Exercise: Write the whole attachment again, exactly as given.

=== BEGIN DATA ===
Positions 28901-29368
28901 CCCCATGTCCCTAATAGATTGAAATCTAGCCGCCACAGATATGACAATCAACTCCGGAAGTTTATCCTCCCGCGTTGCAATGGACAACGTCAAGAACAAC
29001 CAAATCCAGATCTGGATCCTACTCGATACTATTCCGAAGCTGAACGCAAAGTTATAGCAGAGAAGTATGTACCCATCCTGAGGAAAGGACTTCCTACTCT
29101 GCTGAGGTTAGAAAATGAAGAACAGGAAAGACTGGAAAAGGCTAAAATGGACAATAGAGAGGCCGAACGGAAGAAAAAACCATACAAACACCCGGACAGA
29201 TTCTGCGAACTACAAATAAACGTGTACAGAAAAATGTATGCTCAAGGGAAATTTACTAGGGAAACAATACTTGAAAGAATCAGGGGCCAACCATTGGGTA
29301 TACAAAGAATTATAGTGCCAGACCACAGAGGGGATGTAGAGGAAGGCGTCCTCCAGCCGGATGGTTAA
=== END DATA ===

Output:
Positions 28901-29368
28901 CCCCATGTCCCTAATAGATTGAAATCTAGCCGCCACAGATATGACAATCAACTCCGGAAGTTTATCCTCCCGCGTTGCAATGGACAACGTCAAGAACAAC
29001 CAAATCCAGATCTGGATCCTACTCGATACTATTCCGAAGCTGAACGCAAAGTTATAGCAGAGAAGTATGTACCCATCCTGAGGAAAGGACTTCCTACTCT
29101 GCTGAGGTTAGAAAATGAAGAACAGGAAAGACTGGAAAAGGCTAAAATGGACAATAGAGAGGCCGAACGGAAGAAAAAACCATACAAACACCCGGACAGA
29201 TTCTGCGAACTACAAATAAACGTGTACAGAAAAATGTATGCTCAAGGGAAATTTACTAGGGAAACAATACTTGAAAGAATCAGGGGCCAACCATTGGGTA
29301 TACAAAGAATTATAGTGCCAGACCACAGAGGGGATGTAGAGGAAGGCGTCCTCCAGCCGGATGGTTAA